It is with great sadness we share that pioneering ecological artist Bonnie Ora Sherk passed away on Sunday, August 8, 2021, in San Francisco, California (USA). Sherk will be laid to rest on Wednesday, August 11 at Noon at the Mendocino Jewish Cemetery, near where her parents are buried.
Bonnie Ora Sherk was an American landscape architect, planner, educator and international artist, and founder of Crossroads Community, known as The Farm, and A Living Library. She’s well-known for her environmental performance work in the early 1970s, including Public Lunch, where Sherk ate her lunch in a cage next to tiger and lion cages in the Lion House of the San Francisco Zoo. The performance took place on a Saturday at 2pm, during normal feeding time and prime spectator attendance, highlighting a human being fed and watched like the other animals.
In 2012, Patricia Watts conducted a two-hour interview with Bonnie Ora Sherk for the ecoartspace archive. Excerpts from the interview are located on our website under Exhibits, Performative Ecologies, an exhibition curated by Watts in 2020, including Public Lunch at 826 Gallery in Santa Fe, New Mexico. Watts additionally interviewed Sherk with SITE Santa Fe last summer for their My Life in Art series here.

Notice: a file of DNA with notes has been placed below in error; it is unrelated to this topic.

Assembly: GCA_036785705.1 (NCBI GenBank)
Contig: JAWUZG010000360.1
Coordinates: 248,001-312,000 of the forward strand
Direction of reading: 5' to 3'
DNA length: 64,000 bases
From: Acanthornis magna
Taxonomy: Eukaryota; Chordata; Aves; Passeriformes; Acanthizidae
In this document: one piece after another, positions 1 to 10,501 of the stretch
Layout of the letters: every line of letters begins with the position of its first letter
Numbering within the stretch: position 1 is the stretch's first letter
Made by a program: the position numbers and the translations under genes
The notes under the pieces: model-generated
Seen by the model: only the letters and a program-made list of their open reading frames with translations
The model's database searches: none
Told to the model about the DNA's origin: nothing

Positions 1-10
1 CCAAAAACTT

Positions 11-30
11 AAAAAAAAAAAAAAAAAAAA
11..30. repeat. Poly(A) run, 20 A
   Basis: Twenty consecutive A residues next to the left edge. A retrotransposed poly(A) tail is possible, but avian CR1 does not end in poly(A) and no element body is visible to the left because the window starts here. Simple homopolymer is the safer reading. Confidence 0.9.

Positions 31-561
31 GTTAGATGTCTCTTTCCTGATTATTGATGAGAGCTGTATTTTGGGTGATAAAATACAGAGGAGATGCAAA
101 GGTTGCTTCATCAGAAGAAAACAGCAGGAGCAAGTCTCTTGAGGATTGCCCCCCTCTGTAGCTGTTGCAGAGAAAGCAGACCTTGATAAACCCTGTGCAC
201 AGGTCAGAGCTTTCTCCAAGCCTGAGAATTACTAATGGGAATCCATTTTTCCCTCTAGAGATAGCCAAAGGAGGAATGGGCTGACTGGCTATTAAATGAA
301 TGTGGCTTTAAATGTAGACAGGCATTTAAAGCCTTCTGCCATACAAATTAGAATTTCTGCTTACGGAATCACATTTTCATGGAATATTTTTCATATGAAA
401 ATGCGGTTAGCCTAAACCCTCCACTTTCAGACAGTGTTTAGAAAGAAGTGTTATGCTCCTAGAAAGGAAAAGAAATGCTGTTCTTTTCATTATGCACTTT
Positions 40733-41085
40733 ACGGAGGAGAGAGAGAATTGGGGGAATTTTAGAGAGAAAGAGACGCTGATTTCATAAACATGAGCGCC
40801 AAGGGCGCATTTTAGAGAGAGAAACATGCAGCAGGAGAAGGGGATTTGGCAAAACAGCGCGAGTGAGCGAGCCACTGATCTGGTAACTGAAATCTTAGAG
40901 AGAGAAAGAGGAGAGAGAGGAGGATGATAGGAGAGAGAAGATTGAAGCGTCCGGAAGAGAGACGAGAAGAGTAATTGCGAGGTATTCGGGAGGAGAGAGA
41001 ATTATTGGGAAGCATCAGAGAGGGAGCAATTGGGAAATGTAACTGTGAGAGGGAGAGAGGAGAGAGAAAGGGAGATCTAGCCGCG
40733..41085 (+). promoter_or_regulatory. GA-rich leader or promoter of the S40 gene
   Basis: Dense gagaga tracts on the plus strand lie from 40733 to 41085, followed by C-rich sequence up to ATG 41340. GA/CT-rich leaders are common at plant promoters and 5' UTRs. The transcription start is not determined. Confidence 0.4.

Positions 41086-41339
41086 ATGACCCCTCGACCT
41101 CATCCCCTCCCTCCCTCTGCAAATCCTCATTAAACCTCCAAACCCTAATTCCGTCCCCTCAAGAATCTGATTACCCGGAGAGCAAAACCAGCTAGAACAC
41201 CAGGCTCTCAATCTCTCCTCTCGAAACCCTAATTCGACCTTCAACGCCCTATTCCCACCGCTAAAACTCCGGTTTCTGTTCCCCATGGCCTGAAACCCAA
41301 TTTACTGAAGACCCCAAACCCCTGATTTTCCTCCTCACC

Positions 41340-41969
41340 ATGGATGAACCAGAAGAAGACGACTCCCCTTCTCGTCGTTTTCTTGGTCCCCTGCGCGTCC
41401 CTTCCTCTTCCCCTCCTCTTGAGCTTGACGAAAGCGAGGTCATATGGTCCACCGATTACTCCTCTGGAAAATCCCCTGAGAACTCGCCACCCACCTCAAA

Former ecoartspace curator Amy Lipton too worked with Sherk, including documentation of her Roosevelt Island Living Library & Think Park in FOODshed: Art and Agriculture in Action at Smack Mellon in Brooklyn, New York, in 2014.
The artist coined the term Funcshuional Art in 2003 to describe a new genre of art that combines the functionalism of the west with the sensitivity toward ecological alignment, natural systems and spirituality of the East. Her goal was that this concept would embrace the diversity of cultures from all directions.
Bonnie Ora Sherk’s early groundbreaking performative work and fifty-year career focused on ecological issues with The Farm and A Living Library have been incredibly inspirational.
She will be missed and remembered.
Her Instagram account is a_livinglibrary.
ecoartapace was conceived in 1997 by Patricia Watts in Los Angeles. In 1999, Watts partnered with east coast curator Amy Lipton, operating as a nonprofit under the umbrella of SEE, the Social and Environmental Entrepreneurs in California. 2019 marked twenty years that Watts and Lipton have curated art and ecology programs, participating on panels and giving lectures internationally. Combined, they have curated over sixty art and ecology exhibitions, many outdoors in collaboration with artists creating site-specific works. They have worked with over one thousand artists from across the United States, and some internationally. Starting 2020, ecoartspace became an LLC membership organization based out of Santa Fe, New Mexico.
A project of the Social and Environmental Entrepreneurs since 1999
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